One of the things military families tell me when they visit our museum is that they miss the life they left behind when they left the service. That life, of course, means different things to different people, but sometimes it’s quite clear that they are looking back nostalgically to what author and historian Mary Edwards Wertsch calls “life inside the fortress.”
The “fortress” refers to a military installation where families work, live, shop, and play inside the installation’s perimeter fence. Living and working in such close proximity creates a very tight-knit community. While this community is comprised of very different individuals with very different perspectives, these individuals are bound together by a common purpose: the mission.
On an installation, at 5 o’clock pm, everything comes to a stop as the National Anthem plays over a loudspeaker. Children stop playing, cars come to a halt, and anyone walking outside comes to a stop. At 5 o’clock everyone faces the flag and places their hand over their heart or, if in uniform, salutes. The National Anthem also is played in installation movie theatres, and the audience stands at attention prior to viewing the feature.
There is a sense of pride and duty that comes with being a military family, and living on an installation requires a modicum of discipline: yards must be kept to a certain standard, children mustn’t run amok, rules must be followed.
One Air Force daughter says, “I grew up knowing that I was a child ambassador representing the United States, the Air Force, and my immediate family.While living overseas and learning new customs and meeting new people, I represented the best of the United States.”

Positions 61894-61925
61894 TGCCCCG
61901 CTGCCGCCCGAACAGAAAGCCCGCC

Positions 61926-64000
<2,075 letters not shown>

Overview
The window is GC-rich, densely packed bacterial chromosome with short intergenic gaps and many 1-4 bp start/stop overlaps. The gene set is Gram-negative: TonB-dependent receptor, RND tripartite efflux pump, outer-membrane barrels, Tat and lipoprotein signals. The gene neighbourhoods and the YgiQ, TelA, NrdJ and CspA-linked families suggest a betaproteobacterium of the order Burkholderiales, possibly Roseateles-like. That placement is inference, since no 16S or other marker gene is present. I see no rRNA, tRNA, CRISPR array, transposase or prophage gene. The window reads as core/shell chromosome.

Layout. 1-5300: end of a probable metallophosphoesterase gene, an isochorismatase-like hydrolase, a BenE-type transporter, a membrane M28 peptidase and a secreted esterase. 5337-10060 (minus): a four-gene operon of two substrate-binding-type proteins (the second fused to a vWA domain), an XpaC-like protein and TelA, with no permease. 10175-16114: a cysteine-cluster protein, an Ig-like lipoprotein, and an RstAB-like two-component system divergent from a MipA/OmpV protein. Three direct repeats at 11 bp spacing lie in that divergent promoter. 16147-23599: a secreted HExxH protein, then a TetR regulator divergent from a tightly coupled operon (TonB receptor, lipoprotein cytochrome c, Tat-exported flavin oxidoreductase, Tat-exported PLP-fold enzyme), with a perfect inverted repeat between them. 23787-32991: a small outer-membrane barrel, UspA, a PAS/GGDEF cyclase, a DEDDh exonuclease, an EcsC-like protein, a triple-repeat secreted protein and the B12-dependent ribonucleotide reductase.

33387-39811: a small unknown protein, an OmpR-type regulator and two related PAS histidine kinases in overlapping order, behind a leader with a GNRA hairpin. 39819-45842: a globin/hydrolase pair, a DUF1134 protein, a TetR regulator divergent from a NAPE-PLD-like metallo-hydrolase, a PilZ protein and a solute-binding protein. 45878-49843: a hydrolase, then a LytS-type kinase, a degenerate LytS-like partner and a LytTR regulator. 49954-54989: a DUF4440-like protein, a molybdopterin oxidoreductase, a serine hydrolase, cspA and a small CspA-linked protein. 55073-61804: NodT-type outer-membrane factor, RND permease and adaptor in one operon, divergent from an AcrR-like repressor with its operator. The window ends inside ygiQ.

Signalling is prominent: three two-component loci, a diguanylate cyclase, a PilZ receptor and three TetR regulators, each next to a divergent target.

I grew up in Germany knowing that what I did reflected on my parents. If I did something wrong, people would tell them, and there would be Dire Consequences. Luckily, I was a pretty good kid, and the only dire consequence which happened was after my father received a letter from the Post Commander reprimanding him for allowing me to have 36 overdue library books. I was banned from the library for six months.
All people who have left this lifestyle, whether they liked it or not, have stories to tell.
Spouses often reminisce about living in base housing. They acknowledge the lack of privacy, but they also point out the great connections they built. Living in stairwells or in the close quarters of a military installation, means that the adults keep an eye on the kids, everybody knows everybody’s business, and one can’t really “escape the busyness” of the military tempo.
Shannon remembers life on Holloman Air Base during the Vietnam War. She describes when a jeep pulled up to her quarters. “I watched from the window as they walked up to the house. They spoke to my mom for a few minutes and then mom came in. I remember holding my breath (we knew what this meant). She said, ‘I need you and your brother to go next door and stay there until I get back.’ We didn’t ask questions, we went…It wasn’t until years later that mom talked about it though. She told me that she was going to the houses of wives that were being told their husbands were not coming back. She hated the task, but she said she would be damned if those women were going to face that time alone.”
Even as times have changed, the conflicts are different, more spouses work, and life doesn’t solely revolve around the installation, military spouses still look out for one another.
Sometimes it’s in social media groups like Facebook, where someone might post “We’re moving to base soon, which pediatric dentist in town do you recommend”? Or, “There are two black-and-white dogs running down my street, does anyone know who they belong to?” Or, “Can anyone look after my toddler while I run to the commissary for an hour?”
As our lives get busier and increasingly more isolated, we don’t have as much face-to-face contact with our neighbors as we used to, and small social media groups can be very helpful in bringing people together, building connections, and sharing information.